City and Ticats reach tentative settlement in Tim Hortons Field stadium lawsuit

The Hamilton Tiger-Cats and the city have tentatively settled a lawsuit over Tim Horton's Field Stadium arising out of construction delays and months of problems with the stadium after it opened.

The lawsuit stems from construction delays and ongoing problems with the stadium after it opened.

Hamilton Tiger-Cats fans celebrate the opening drive in their new stadium as they take on the Toronto Argonauts during the annual CFL Labour Day Classic and inaugural game at the brand new Tim Hortons Field in Hamilton, Ont., Monday, September 1, 2014. (Aaron Lynett/Canadian Press)

The Hamilton Tiger-Cats have tentatively settled a lawsuit with the province and city over Tim Hortons Field Stadium over who should pay the team damages for construction delays and months of problems with the stadium after it opened.

CBC News learned Thursday that the team has settled its two-year, multimillion-dollar legal dispute with the city, Infrastructure Ontario, the 2015 Toronto Pan Am organizing committee and the consortium that built the stadium.

Details of the settlement were not revealed.

It's considered tentative, city hall sources say, because while the essential issues have been resolved, the remaining sticking point is how the settlement will be conveyed to the public in the coming days.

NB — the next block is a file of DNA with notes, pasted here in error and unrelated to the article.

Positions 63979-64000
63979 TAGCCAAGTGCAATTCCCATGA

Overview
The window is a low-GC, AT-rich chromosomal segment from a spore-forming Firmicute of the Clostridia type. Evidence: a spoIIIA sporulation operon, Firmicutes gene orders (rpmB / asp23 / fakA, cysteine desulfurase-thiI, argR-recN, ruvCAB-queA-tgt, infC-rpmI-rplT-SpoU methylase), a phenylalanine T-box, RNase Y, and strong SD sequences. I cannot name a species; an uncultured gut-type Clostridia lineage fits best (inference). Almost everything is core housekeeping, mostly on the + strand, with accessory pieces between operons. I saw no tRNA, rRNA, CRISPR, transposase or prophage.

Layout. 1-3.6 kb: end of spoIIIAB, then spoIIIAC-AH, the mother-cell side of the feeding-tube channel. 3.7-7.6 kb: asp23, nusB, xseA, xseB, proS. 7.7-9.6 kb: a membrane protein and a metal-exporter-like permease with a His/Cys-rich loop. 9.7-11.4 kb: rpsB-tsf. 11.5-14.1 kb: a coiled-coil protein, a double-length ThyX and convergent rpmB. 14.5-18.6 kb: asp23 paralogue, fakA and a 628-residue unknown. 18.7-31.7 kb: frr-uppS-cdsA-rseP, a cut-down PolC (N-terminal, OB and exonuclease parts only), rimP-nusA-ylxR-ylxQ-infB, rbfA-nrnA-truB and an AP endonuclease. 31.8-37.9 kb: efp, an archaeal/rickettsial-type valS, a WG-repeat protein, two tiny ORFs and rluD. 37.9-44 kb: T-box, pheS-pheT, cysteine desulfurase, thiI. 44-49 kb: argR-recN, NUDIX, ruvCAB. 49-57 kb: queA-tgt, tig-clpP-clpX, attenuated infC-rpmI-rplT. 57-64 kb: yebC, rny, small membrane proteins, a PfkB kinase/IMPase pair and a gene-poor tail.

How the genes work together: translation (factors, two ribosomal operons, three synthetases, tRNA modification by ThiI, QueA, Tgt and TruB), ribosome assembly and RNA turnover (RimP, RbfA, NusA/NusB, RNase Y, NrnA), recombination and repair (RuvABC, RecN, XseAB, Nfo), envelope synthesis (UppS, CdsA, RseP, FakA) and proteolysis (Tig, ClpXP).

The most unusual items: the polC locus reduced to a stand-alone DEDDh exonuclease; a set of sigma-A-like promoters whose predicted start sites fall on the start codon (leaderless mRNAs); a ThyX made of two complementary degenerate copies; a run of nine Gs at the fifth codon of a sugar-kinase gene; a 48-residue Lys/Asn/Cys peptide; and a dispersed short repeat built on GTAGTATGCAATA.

The Ticats sued after the stadium opened months late in 2014, forcing the team to play elsewhere for part of the season. The stadium has been fraught with malfunctions since then, and the city is still doing repairs.

Infrastructure Ontario oversaw the stadium construction, and hired the Ontario Sports Solutions consortium to build it. The city only took ownership when construction was substantially complete.

The city and Infrastructure Ontario all filed their own court actions in 2016. The city's claim asked for $35 million in damages for breach of contract, negligence and misrepresentation when it came to the planning, procurement, design, construction, project management and other aspects of the stadium. Of that, $14 million in damage awards would be passed on to the Ticats.

A settlement would be good news for local soccer fans, who have wanted to see a professional soccer team at the stadium for years. In the fall, city council swore off soccer talks with the Ticats until the lawsuit was settled.

The settlement paves the way for the team to move forward with plans to bring a soccer team to the city. (The Associated Press)

The Ticats signed a stadium lease with the city in 2014, and that included a one-year rights for a pro soccer team. Last May, Ticats owner Bob Young announced that Hamilton would be a founding city for the new Canadian Premier League (CPL).

In September, someone filed trademarks for the Hamilton Steelers and Hamilton United. The proposed league is a Tier 1 FIFA-sanctioned league.

CBC is pursuing comment from the city and the Ticats.


Samantha Craggs is journalist based in Windsor, Ont. She is executive producer of CBC Windsor and previously worked as a reporter and producer in Hamilton, specializing in politics and city hall. Follow her on Twitter at @SamCraggsCBC, or email her at samantha.craggs@cbc.ca